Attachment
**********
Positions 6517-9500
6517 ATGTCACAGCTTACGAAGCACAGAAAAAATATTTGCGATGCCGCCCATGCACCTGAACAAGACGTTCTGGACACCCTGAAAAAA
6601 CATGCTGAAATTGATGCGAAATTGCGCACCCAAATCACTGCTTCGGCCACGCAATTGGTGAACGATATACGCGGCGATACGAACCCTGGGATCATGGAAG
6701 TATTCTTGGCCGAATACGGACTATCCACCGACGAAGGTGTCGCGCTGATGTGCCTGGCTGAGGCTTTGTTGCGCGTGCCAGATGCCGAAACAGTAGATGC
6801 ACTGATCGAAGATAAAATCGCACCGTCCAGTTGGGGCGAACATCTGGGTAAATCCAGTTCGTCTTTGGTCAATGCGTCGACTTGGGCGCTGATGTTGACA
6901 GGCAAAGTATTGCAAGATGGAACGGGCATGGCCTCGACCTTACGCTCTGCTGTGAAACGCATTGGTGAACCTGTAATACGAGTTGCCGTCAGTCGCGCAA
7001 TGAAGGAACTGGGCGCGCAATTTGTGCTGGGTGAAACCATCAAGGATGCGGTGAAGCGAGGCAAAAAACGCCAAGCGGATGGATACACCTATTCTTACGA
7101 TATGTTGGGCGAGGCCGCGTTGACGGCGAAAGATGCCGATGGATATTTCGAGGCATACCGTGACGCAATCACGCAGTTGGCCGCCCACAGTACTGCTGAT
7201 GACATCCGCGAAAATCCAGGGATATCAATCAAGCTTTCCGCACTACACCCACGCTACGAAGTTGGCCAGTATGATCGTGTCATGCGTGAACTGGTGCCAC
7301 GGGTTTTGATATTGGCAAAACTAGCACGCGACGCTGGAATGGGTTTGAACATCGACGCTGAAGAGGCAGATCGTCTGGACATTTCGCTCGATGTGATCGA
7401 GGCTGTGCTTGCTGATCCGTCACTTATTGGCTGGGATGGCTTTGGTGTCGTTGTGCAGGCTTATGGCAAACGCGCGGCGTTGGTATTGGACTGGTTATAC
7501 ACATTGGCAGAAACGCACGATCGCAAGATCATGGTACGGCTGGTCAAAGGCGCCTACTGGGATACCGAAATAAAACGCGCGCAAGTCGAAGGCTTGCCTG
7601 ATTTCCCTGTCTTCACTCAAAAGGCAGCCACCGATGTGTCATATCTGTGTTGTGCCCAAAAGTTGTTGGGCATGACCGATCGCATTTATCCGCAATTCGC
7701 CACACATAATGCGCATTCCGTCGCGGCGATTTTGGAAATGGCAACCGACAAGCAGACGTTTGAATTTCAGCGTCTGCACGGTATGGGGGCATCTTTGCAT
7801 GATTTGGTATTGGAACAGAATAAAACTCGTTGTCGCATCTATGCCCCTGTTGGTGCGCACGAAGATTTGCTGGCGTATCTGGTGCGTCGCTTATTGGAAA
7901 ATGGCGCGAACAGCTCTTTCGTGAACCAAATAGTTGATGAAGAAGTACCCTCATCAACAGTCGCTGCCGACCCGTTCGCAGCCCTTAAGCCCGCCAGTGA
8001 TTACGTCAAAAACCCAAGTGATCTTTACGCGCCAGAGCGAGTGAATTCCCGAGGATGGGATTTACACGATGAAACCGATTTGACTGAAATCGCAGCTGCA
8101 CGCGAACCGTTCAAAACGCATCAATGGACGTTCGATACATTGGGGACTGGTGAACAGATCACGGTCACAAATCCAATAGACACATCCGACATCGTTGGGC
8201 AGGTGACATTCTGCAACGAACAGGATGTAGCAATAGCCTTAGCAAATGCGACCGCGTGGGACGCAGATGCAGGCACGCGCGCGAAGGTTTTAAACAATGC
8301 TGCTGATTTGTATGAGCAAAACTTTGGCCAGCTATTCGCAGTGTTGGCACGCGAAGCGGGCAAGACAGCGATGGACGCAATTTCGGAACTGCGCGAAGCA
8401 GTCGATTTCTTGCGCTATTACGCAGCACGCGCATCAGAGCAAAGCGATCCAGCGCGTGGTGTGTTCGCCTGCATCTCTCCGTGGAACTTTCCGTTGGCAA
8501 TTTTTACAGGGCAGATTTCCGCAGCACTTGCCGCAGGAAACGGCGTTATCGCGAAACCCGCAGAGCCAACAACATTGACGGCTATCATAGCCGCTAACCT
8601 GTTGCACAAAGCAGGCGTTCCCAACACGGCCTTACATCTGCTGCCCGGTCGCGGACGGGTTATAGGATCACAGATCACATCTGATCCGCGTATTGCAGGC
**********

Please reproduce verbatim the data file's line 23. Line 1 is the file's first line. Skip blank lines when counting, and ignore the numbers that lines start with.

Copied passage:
8601 GTTGCACAAAGCAGGCGTTCCCAACACGGCCTTACATCTGCTGCCCGGTCGCGGACGGGTTATAGGATCACAGATCACATCTGATCCGCGTATTGCAGGC